2005 Salt Lake City Annual Meeting (October 16–19, 2005)

Paper No. 2
Presentation Time: 1:30 PM-5:30 PM


DANGERFIELD, Anne1, BRITT, Brooks1, SCHEETZ, Rod2 and PICKARD, Megan1, (1)Geology, Brigham Young University, S387 ESC, Provo, UT 84602, (2)Geology, Brigham Young University, S-389 ESC, Provo, UT 84604, anne.dangerfield@gmail.com

As plant decomposers, termites (Isoptera) are renowned for their ability to return nutrients to the environment. Termites also consume bone from vertebrate carcasses, possibly for colony-limiting nutrients. Such behavior, however, is poorly known and understood. New fossils and reinterpretations of trace fossils on bone from the Upper Jurassic Morrison Formation of the western U.S. and Middle Jurassic Shishugon Formation of China show that termites played a major ecological role as decomposers of Earth's largest terrestrial vertebrates – the dinosaurs.

Dinosaur bone from the Morrison Formation often exhibits trace fossils consisting of circular shallow pits 0.5-20mm wide and <5mm deep. Pits occur in small groups (random, rings, or lineations), massive clusters, and in some cases envelop bones, amounting to bone loss on the sub-cm scale. In a sample of 21 Morrison quarries, 15 have pitted bones. In one quarry, over 47% of the sampled bones (n=306) are pitted. Pits frequently occur on a single surface but may cover all non-articular surfaces. They are most common on limb, ventral pelvic, and elongate bones such as ribs and metapodials, but show no affinity to specific vertebrate taxa.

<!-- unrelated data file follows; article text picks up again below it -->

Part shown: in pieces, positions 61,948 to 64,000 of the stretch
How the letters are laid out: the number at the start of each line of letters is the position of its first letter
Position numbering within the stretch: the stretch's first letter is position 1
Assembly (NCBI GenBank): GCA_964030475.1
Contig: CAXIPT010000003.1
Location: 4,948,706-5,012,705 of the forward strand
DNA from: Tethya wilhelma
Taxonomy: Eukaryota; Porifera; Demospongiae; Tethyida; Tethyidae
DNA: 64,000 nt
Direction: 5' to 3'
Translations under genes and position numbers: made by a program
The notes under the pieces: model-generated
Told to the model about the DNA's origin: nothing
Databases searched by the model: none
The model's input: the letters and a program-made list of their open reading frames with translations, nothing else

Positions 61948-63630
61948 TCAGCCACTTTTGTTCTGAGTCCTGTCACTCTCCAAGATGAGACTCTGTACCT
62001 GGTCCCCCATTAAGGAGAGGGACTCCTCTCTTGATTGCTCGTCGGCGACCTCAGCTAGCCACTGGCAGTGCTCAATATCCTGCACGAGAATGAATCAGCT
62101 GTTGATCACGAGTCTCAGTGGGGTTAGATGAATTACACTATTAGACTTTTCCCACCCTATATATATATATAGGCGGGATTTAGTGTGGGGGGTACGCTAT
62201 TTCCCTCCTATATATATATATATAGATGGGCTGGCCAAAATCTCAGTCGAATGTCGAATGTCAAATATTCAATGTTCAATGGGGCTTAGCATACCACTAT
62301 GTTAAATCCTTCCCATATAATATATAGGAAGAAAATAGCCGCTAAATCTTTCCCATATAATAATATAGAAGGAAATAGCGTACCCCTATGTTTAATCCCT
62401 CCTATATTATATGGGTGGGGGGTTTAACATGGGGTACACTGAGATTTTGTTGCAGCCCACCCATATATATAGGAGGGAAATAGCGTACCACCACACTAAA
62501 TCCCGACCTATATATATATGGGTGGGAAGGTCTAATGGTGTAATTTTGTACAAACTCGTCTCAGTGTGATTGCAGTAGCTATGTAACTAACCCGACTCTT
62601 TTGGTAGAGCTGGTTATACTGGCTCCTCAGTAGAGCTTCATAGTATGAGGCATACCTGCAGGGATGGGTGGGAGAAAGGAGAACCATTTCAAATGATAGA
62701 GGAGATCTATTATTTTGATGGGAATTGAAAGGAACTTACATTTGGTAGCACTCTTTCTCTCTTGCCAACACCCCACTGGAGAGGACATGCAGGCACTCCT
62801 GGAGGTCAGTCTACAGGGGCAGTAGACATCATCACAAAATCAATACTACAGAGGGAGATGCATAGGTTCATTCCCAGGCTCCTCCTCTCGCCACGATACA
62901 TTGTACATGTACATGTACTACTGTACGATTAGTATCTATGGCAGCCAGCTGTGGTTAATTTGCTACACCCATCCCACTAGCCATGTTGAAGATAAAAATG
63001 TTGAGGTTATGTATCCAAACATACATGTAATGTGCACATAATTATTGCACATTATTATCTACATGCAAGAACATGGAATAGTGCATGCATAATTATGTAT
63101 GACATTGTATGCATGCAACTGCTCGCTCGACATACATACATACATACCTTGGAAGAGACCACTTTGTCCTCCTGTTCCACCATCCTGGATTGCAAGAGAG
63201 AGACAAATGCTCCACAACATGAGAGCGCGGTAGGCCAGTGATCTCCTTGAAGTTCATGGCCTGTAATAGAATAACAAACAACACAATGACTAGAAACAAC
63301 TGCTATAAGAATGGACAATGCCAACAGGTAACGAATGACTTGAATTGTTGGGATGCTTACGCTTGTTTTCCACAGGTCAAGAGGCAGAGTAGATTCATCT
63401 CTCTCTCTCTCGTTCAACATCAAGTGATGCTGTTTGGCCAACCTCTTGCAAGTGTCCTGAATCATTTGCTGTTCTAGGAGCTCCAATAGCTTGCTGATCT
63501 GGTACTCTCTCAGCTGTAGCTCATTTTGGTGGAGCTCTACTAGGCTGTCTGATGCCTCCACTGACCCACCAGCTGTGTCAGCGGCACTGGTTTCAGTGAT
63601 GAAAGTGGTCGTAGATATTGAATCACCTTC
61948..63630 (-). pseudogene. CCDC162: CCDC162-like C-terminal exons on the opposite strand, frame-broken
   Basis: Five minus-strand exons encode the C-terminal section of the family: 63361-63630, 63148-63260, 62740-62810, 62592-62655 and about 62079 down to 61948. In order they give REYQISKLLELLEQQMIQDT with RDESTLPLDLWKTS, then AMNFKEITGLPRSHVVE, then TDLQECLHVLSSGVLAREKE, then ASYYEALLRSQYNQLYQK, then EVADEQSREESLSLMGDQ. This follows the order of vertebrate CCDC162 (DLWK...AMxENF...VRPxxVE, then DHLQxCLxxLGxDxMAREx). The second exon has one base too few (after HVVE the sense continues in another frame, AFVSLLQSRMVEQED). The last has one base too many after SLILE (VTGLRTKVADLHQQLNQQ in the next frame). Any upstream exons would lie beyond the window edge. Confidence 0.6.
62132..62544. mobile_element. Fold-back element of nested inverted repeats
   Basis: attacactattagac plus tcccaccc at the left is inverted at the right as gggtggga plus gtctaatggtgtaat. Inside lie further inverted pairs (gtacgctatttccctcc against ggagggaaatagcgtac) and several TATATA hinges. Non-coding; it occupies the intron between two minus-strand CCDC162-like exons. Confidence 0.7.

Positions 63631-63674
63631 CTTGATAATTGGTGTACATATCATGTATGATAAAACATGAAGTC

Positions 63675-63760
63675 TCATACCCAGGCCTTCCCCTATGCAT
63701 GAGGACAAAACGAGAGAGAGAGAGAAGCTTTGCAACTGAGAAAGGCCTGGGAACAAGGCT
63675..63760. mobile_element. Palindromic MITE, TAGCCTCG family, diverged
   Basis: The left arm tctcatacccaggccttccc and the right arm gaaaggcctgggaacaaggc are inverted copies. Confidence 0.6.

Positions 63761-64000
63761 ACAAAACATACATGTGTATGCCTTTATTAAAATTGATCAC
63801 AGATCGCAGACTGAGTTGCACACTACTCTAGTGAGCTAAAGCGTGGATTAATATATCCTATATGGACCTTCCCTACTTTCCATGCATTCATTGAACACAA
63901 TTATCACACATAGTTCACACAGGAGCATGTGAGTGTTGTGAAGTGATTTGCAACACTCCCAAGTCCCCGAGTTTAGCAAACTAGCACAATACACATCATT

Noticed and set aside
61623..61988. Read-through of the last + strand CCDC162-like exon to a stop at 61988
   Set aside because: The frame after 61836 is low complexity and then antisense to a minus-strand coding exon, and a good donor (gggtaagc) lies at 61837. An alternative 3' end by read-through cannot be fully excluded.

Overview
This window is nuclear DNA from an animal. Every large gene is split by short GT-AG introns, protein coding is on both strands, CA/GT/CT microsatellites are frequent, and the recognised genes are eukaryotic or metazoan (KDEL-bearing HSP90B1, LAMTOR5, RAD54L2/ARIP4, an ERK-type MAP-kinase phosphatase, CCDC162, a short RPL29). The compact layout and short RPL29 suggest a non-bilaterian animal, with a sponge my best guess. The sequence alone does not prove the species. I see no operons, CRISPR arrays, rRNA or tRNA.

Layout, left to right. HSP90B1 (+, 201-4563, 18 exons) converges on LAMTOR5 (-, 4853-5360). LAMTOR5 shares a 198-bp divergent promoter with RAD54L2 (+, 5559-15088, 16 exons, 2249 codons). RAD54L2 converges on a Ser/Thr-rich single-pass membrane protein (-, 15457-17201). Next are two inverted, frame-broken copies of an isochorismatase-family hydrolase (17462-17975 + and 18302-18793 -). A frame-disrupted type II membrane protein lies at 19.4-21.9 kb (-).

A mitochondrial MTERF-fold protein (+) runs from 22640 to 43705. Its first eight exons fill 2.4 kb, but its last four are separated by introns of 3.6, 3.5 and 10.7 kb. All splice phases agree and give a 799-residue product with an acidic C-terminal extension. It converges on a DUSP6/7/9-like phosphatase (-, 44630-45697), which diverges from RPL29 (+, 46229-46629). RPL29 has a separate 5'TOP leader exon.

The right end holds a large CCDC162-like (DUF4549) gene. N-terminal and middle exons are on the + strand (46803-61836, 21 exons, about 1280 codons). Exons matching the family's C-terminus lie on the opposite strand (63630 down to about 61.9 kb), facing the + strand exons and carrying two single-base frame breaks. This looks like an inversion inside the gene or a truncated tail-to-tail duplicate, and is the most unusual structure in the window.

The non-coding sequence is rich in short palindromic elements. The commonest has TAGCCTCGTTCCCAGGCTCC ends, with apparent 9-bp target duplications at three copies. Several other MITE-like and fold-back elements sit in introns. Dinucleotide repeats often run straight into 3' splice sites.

Such pits were previously interpreted as dermestid beetle (Coleoptera) pupal chambers. The pits, however, are shallow circular depressions and occur in a range of sizes, whereas dermestid pupal chambers are flask-shaped, with a narrow neck and deep chamber, and are of a fixed size depending on species. Foraging traces made by extant termites on bone are similar in morphology, size, and pattern to the pits on Jurassic bone, indicating termites, not beetles, are responsible the pits on dinosaur bones. Extant termites usually attack bones in the dry season after a carcass is dry and devoid of soft tissues. Recently discovered foraging galleries covering pitted areas of dinosaur bones are further evidence for the termite hypothesis and against the dermestid hypothesis, because dermestids do not create galleries. Studies of extant termites on carcasses involved only subaerially exposed bones but preservation of foraging galleries on the dinosaur skeleton indicate bones can be infested post burial and thus the taphonomy of some Jurassic sites will require reinterpretation.